After graduating college, there’s a new world to navigate as you strike out independently. You may plan to join the workforce and will need to learn how to manage your money and keep to a budget effectively. Before you earn your diploma, there are several financial moves you can make now to help get started on the right foot after college.
One of the most valuable financial planning tips for college students is to keep on top of spending and avoid running up excessive debt during their years at school. Often, budgets are tight, and you must make every dollar go as far as possible. Sticking to a budget and being realistic about your lifestyle and what you can afford is essential. Creating a budget can act as a roadmap, revealing where your money goes and identifying opportunities to cut unnecessary spending or save more toward your goals.
To help keep track of your expenses, consider using a budgeting app that includes spending limits and will send alerts when approaching these amounts. Create different categories to organize your monthly expenses and make adjustments as your income or needs change. Adopting these healthy financial habits benefits you in the short term and can help you successfully manage your money after you graduate and beyond.
If you’ve borrowed a student loan to help with your college tuition and expenses, you’re likely considering how to repay this balance after graduation. Knowing what to expect can help you be better prepared and allows you to lay out the steps necessary to repay your student loan in a reasonable amount of time. As soon as you graduate, you typically have a 6-month grace period before your first payment is due. If you’re working during college and have extra income that is not needed for essentials, consider creating space in your budget for repaying your student loan, whether that begins while you’re still in school, during your grace period, or several months after graduation.
You may want to consider automating your student loan repayments and examining the repayment options available through your loan provider. Some providers offer income-based repayment plans to help you manage costs based on your budget. As your loan balance decreases, so does the amount of interest you’ll pay, so creating a repayment plan as soon as possible can help you get out of debt faster and free up income to spend on other things.
When you’re busy studying and working toward your degree, saving for the future may not be top of mind. However, thinking about your future self while still in school can be hugely beneficial. Putting money away each month can help you make larger purchases down the road and create a more solid financial foundation once you graduate. Helpful ways to free up money that can be put toward your savings include:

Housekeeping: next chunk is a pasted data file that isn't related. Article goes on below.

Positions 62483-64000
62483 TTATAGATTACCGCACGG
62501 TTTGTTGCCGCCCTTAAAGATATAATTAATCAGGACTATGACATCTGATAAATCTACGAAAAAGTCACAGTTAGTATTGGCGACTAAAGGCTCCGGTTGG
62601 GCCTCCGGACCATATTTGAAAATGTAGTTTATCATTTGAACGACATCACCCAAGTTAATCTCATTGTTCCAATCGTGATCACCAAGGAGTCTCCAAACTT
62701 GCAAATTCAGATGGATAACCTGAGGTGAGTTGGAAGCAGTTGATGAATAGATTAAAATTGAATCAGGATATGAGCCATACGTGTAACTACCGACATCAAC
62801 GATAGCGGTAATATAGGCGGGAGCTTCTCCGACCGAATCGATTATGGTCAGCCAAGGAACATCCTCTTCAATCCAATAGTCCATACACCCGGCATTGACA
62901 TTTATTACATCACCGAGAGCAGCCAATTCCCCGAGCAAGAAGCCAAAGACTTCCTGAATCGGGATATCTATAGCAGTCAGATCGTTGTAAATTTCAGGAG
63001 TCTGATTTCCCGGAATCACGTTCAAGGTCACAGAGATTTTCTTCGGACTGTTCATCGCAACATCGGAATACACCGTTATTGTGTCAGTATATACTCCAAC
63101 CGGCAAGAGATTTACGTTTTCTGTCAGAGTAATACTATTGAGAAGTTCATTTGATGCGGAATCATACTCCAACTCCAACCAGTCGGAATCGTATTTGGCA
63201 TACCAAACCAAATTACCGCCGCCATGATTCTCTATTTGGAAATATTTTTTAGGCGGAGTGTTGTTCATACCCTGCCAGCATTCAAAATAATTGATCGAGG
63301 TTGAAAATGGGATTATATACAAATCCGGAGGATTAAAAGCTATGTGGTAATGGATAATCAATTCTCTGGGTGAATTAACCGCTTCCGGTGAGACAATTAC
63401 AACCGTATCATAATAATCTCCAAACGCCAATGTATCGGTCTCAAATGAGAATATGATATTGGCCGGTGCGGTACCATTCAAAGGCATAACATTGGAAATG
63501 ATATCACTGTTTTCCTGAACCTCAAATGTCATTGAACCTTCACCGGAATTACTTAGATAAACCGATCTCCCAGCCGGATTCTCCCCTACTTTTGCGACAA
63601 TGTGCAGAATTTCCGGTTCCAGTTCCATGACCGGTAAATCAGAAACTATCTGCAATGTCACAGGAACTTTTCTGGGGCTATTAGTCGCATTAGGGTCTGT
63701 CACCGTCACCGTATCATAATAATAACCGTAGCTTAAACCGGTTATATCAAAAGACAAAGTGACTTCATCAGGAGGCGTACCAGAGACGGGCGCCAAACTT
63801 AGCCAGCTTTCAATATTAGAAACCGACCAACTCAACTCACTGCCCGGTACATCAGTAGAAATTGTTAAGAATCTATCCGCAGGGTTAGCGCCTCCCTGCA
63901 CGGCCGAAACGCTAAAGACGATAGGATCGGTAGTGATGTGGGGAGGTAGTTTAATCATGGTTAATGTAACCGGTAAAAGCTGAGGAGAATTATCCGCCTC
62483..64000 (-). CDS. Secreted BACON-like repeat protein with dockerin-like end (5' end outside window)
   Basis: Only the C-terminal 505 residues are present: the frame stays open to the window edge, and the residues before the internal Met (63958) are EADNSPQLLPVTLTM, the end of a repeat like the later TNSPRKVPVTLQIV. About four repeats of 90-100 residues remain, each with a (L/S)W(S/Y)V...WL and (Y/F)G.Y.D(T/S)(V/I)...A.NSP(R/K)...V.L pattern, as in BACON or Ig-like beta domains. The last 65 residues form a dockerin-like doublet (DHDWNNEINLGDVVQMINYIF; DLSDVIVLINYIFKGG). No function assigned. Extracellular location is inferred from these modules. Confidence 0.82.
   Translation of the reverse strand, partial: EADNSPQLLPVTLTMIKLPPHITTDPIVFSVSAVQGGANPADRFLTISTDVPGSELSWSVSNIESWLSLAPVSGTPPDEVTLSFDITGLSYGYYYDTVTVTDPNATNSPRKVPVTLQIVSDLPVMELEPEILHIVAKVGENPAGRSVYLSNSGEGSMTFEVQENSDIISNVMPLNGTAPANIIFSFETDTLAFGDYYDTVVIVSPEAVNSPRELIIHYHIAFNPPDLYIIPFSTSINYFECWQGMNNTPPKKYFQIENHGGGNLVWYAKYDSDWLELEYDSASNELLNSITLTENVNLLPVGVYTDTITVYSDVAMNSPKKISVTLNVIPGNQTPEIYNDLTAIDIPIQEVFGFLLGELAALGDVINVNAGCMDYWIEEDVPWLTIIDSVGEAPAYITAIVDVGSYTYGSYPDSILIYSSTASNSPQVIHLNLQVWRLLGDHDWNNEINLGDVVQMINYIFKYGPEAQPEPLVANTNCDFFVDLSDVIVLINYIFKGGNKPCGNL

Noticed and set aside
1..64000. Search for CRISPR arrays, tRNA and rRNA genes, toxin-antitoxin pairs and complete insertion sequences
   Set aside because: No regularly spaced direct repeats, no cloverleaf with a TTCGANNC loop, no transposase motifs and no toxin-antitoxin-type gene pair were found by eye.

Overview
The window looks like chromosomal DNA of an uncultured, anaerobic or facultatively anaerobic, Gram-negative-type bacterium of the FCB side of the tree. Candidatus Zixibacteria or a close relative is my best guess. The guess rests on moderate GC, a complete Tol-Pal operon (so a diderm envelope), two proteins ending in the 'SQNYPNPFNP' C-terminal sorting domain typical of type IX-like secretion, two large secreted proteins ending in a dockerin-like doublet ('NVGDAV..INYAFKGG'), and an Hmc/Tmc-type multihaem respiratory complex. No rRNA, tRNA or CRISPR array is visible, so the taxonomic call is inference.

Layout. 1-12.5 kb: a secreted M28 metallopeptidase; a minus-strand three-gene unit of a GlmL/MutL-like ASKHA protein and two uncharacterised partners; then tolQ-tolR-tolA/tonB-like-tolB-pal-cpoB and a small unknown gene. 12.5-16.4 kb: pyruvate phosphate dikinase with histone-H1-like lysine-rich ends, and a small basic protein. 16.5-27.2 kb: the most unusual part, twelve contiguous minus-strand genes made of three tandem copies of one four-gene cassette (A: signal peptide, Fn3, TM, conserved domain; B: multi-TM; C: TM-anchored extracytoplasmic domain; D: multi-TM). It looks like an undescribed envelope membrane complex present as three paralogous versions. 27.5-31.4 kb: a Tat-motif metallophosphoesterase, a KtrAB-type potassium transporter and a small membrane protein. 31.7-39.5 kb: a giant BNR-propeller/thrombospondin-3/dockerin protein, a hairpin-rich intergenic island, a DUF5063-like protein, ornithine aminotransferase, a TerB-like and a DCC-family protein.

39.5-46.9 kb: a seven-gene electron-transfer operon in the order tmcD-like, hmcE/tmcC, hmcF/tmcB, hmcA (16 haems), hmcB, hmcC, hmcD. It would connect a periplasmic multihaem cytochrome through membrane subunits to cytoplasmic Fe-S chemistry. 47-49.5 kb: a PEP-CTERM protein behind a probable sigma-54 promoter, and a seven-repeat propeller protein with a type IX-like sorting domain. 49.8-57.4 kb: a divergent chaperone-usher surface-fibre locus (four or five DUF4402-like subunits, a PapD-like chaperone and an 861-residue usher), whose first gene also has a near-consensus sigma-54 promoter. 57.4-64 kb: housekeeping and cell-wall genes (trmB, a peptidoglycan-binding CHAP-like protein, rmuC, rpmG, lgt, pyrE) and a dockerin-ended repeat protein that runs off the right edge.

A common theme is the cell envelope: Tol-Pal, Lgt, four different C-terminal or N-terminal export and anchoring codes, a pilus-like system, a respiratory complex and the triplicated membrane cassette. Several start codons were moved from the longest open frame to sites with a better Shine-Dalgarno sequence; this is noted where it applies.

Stashing away cash for a rainy day can help protect your bank account or credit card from taking a hit if an unexpected event pops up. This financial safety net helps you avoid borrowing more money, increasing debt, or drastically cutting back on necessary expenses. Beginning to build your emergency fund as a college student can help lower stress levels, knowing you have a fallback plan in case financial challenges arise. Include this savings goal in your budget, and regularly deposit money into this account. If you exit college without using these funds, you’ll already have a reserve that you can continue to build upon as you enter the workforce and begin your post-graduate life.
Your credit score is a crucial indicator of your financial health and is used by lenders to determine how well you manage your money and pay down your debt. A good score can help you secure financing for larger purchases, like a car or house. If you’re looking to rent an apartment, your score tells your potential landlord if they count on you to make monthly payments. You may not have much credit built up during your college years, but any time you use a credit card, aim to pay off your balance each month instead of letting the total amount build. Be mindful of how much you use your available credit limit. Many financial experts recommend keeping your credit utilization ratio below 30%. This means you use under 30% of the available credit limit on a given credit card account each month.
Earning your college degree is a great way to invest in your future and acquire essential building blocks to help launch your career. By being mindful of your finances and following healthy money management practices while you’re still in school, you can help begin your post-graduate life with less debt, more savings, and positive financial habits that will benefit you for years to come.